Sunday, December 9, 2018

Getting Ready for Worlds

So we had made it through and now they were working to perfect that aggressive autonomous program where the robot would be able to find the cubes and put it in the box.  Now remember that most of the team had done all of this while keeping all A's in AP classes in school and doing totally overwhelming numbers of college application essays.  It was tough.  So now the kids were in the time frame of acceptances and running around the country trying to make their final decision on colleges.

So the weekend before Worlds I was in Ann Arbor with my son at the campus visit weekend for University of Michigan.  In the morning, we were waiting for the session to start and he got a FaceTime request from his younger brother who was home with the robot running programming testing to discuss some changes.

What happened next was a microcosm of what this team is about.  Rob - the other team captain was in Florida and texts and joins on FaceTime on David's phone.  So there are two open FaceTime streams in my hotel room.  Andy has his phone on the field floor and is allowing the two boys to watch - David direct and Rob who is looking at the screen through David's phone.  He would run the robot - tell them what he was seeing.  David had the code up on his screen and would make a change and use this cloud based version control system used by all professional programmers called GitHub. Once he committed his changes to the cloud, Andy would download them in Massachusetts and load them on the robot and run it again so they could all see the results.  This went on for over an hour.

On the computer is Massachusetts, the phone kid is in Florida and we are in Michigan.  They are programming and debugging the robot from three states.

They don't take no for an answer.  All the seniors are in different states on the last weekend to do work?  That doesn't matter.  We will work on the robot remotely and collaborate across three states.  It just blew my mind so I had to take a picture.  This is one of the reasons they win.  They 'do whatever it takes', which is a line in a song by Imagine Dragons that all robot teams like to use for their robot reveal.  But these guys really take it to another level.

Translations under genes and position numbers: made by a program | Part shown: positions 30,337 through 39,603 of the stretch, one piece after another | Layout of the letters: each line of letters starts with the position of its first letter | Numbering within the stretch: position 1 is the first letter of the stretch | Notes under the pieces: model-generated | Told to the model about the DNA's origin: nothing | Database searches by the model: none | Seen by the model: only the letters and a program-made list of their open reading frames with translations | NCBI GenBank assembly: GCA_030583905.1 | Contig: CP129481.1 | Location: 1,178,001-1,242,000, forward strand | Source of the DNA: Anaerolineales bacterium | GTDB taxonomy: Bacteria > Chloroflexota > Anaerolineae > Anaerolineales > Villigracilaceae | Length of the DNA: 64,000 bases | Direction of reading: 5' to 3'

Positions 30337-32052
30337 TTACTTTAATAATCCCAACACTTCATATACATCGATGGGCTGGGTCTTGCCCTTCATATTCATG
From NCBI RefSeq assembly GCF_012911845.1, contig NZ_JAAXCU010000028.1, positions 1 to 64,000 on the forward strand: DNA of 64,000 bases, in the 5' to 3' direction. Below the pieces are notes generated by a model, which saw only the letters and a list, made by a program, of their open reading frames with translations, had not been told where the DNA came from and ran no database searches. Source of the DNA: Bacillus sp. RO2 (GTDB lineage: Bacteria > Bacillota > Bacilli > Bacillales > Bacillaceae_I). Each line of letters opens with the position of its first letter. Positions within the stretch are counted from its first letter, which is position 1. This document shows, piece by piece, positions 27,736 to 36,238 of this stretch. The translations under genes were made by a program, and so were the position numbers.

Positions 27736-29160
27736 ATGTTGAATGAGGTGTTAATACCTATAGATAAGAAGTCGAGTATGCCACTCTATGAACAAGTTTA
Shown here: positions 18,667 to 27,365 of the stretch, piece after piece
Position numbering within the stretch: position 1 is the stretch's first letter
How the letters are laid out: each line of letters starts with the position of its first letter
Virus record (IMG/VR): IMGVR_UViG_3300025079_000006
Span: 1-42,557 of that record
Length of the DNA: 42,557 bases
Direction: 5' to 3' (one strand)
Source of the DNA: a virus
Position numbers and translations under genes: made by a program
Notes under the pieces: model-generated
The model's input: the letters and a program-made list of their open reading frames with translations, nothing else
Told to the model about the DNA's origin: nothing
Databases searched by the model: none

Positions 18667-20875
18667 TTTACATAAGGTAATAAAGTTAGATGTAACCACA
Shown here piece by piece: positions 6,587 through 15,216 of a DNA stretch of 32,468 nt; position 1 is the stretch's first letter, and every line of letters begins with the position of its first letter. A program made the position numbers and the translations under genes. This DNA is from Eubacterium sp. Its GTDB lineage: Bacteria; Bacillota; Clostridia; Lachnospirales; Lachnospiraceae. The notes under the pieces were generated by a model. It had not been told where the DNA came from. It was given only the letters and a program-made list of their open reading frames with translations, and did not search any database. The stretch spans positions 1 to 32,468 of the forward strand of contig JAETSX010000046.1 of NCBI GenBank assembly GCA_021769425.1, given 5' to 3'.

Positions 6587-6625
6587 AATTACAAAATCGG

I recall how many of you who I have met through the years have asked if the kids 'really want to do this', implying that I am forcing them to work on robots.  You can't make anyone do this kind of thing - it comes from the inside.  You can guide them and enable them, but you can't make them.  They have to want it.  And they wanted it.


  1. You can tell from what you say that they are self-motivated. I enjoy these posts so much. Partly because this is something I know nothing about, so find interesting. Secondly, because having spent years in education, I love it when you see kids engaged in what they are doing. My own kids show this level of engagement in music (classical) and sport. I see how much their characters build as they work through the difficulties, learn to work with other people and deal with failure in competitions. You are doing fantastic work in giving them the soft skills which will enable them to use their hard skills in so much more an effective way. Well done to you and them!

  2. It is hard for us to work with the younger group after living with the older group and getting them through all the rough patches. Now we get to live that all over again and as my husband said yesterday (when we took them at a much less prepared level than we would want to a scrimmage) - we can't take failure away from them. But it hurts to watch them go through those lessons. And yes, didn't go the way they wanted yesterday and by the time we were done, the kids had developed a plan to work again starting this morning (yes, they showed up) to start over again. I stayed far away from the discussion to allow them room to take charge.